The dataset was consisted of 100 subjects (age 71±7 years, 49 males) with no cardiovascular symptoms within 6 months before MR imaging. Subjects who had severe consciousness disturbance (coma) and contraindications to MR imaging were excluded. 3D TOF images were scanned on a 3.0T Philips MR scanners (Achieva TX, Best, The Netherlands). Imaging parameters of TOF MRA were as follows: TR/TE = 25/3.5 ms, flip angle = 20°, in-plane resolution = 0.35 mm×0.35 mm, slice thickness = 1.4 mm, matrix = 376*277. The study followed local IRB guidelines and informed consent was obtained for all patients prior to enrollment.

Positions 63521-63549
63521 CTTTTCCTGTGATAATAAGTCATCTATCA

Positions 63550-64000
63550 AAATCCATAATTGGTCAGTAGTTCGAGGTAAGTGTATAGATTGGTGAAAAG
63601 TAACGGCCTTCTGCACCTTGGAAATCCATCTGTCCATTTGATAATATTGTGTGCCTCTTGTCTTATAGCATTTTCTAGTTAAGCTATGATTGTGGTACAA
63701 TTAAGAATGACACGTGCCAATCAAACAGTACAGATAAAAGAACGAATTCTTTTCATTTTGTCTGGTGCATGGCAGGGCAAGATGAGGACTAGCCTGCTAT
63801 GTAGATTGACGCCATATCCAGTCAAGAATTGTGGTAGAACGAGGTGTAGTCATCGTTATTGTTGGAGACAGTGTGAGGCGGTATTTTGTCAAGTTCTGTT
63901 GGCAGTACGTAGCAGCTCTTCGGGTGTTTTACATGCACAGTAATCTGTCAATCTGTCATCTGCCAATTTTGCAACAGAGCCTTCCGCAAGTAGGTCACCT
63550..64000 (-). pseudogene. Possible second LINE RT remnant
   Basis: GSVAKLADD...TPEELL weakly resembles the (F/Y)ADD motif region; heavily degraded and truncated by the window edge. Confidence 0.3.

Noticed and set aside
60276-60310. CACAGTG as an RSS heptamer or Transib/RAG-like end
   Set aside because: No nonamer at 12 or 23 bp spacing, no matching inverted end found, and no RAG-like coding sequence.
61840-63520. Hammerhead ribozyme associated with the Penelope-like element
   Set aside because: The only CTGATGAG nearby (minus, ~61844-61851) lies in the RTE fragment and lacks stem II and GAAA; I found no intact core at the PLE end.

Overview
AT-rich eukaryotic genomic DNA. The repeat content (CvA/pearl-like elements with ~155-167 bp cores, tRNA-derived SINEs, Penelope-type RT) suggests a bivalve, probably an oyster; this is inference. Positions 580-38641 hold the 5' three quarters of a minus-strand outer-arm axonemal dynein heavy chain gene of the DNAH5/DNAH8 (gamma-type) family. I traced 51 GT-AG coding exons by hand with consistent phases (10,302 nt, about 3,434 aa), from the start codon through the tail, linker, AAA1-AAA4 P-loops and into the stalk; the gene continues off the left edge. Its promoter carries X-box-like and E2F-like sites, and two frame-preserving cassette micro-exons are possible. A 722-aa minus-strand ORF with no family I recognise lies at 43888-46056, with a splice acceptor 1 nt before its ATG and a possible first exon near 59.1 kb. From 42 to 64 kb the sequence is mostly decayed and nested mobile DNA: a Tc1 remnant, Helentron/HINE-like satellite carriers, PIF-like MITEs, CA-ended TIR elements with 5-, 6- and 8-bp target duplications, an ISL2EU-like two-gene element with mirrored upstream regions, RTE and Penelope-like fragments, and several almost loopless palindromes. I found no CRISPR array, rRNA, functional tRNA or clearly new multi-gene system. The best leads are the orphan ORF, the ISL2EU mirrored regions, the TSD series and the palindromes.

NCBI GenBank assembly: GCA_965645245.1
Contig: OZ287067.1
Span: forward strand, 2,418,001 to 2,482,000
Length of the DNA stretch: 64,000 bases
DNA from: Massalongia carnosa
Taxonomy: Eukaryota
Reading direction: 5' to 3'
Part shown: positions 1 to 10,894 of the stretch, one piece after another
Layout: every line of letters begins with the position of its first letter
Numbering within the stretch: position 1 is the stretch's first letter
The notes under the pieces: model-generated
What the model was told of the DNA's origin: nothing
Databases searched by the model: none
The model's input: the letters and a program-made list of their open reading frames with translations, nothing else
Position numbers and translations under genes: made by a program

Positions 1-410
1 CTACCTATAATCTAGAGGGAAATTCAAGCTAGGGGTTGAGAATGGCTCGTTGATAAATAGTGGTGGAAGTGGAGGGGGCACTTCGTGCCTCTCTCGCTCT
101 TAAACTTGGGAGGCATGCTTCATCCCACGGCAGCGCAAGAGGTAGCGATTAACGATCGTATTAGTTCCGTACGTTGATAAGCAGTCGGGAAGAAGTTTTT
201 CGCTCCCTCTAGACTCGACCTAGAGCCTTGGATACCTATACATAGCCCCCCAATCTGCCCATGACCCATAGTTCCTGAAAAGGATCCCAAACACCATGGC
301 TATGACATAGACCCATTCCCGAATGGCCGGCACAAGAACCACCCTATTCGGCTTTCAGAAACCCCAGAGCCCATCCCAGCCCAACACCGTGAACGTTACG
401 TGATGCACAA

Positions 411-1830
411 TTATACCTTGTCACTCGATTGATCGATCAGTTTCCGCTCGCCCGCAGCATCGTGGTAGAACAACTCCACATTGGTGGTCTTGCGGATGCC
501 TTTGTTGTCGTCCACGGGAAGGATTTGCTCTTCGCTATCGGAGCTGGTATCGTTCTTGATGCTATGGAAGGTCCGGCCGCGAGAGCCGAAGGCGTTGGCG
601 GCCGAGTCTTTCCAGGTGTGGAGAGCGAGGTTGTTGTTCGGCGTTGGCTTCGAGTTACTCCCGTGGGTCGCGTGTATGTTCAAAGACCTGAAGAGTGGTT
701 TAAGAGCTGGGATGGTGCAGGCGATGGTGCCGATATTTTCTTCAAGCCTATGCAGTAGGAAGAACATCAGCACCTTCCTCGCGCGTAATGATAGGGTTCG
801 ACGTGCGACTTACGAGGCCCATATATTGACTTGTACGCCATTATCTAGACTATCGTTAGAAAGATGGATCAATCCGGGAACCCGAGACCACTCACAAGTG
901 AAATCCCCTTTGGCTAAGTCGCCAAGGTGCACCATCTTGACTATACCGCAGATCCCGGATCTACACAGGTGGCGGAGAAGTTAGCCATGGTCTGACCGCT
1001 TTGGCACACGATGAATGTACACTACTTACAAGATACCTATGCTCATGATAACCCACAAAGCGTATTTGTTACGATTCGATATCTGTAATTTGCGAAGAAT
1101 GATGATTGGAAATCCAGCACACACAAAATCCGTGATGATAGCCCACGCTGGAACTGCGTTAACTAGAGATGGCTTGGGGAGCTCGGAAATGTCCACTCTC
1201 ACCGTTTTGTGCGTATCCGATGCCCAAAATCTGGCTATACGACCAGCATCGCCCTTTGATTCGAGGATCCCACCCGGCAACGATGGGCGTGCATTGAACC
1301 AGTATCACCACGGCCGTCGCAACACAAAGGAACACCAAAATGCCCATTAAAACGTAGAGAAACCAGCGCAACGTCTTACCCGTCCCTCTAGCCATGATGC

Feature extraction

TOF images were resampled to isotropic resolution of 0.35 mm in 3D space and image intensities were normalized using the Nyul 8 method to allow comparable intensity features from different cases in dataset. Artery regions were then traced using an improved open-curve active contour model, and labeled using a Maximum a Posteriori model in iCafe. Artery traces from one subject are shown in Figure 1. An experienced neuro-radiologist supervised the tracing and labeling process and made corrections when needed. The dataset was shuffled in age to avoid bias during human interventions.

A group of 8 features (listed in Table 1) reflecting typical characteristics in each category was selected and used for analysis.

Statistical Testing